At the moment, students are just over halfway through the 2022-23 academic year. But academically, they’re still stuck in 2021.
New federal data released by the National Center for Education statistics on Thursday reveal that nearly half of all students (49%) began this school year one year behind grade level in at least one subject, according to public school leaders. The data were collected from more than 1,000 participating public schools in December of 2022. Nearly every school that reported having students that were behind academically cited English (99%) or math (99%) as the most common subjects students are struggling in. The findings are similar to last year’s, according to NCES Commissioner Peggy G. Carr.
“Both this school year and last school year, public school leaders estimated that about half of their students began the school year behind grade level in at least one academic subject,” she said in a statement. “These data suggest that academic recovery will take time. Additional data show that public schools are employing a combination of learning recovery strategies to help get back on track.”
One of the most common intervention strategies used by public schools is tutoring. 83% of all public schools reported providing some type of tutoring, including high-dosage tutoring (37%), standard tutoring (59%) and self-paced tutoring (22%).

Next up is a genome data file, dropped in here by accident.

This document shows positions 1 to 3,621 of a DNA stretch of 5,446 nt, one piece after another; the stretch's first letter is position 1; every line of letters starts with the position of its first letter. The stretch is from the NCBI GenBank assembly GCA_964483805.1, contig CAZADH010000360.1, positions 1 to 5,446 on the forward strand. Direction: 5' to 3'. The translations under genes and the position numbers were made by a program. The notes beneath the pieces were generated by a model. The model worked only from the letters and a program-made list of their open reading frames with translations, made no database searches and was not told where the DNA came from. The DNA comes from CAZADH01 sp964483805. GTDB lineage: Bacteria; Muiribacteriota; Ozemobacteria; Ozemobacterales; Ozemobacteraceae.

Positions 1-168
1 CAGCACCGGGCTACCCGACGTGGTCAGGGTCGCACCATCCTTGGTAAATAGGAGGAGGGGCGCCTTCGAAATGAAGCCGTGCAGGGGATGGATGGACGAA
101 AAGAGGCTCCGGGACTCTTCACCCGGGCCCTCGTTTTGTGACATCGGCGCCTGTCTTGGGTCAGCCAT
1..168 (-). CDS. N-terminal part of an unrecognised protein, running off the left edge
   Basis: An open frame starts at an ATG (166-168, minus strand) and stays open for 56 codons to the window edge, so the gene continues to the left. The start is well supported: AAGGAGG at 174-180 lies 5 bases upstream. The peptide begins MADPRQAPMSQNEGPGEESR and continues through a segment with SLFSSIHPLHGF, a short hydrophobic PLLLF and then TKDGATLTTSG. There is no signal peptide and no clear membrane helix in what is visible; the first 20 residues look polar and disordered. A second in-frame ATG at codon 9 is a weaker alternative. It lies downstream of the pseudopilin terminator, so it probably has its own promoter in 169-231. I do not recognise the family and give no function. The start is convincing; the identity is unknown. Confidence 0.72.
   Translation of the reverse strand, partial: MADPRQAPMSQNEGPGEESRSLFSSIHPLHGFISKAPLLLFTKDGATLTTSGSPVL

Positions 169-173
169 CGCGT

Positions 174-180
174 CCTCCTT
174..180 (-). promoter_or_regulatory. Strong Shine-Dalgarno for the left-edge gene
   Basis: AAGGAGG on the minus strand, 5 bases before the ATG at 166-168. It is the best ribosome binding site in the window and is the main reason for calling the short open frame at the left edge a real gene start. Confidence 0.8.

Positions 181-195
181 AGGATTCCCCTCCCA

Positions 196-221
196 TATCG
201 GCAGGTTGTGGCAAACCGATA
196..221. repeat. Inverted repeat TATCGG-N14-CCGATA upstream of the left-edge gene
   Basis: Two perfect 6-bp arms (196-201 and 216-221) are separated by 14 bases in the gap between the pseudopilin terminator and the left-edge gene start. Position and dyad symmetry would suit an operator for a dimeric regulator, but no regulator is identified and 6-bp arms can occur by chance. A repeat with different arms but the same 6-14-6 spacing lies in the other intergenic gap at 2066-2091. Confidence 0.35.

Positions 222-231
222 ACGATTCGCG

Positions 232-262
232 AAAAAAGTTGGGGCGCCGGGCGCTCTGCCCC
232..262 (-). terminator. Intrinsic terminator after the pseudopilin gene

Additionally, the vast majority of schools are back to full in-person instruction since the pandemic. While 99% of all public schools offered in-person learning, only 14% provided full-time remote instruction and a mere 5% offered hybrid learning. Most notably, there is a clear indication that the dismissal of COVID regulations from the CDC led to a decent amount of student quarantines in the fall of 2022. More than one-third (36%) of all public schools reported having to quarantine students (an increase from 30% in November of 2022), and 27% had to quarantine staff members, compared to 18% in November.
According to Mark Schneider, director of the Institute of Education Sciences, district leaders should use this vital research to shape their policy-making in the near future.
“The School Pulse Panel is an innovative and valuable tool in understanding how the pandemic has affected the condition of education,” he said in a statement. “NCES and IES are committed to collecting high quality to inform education policy and improve practices in support of learning recovery.”
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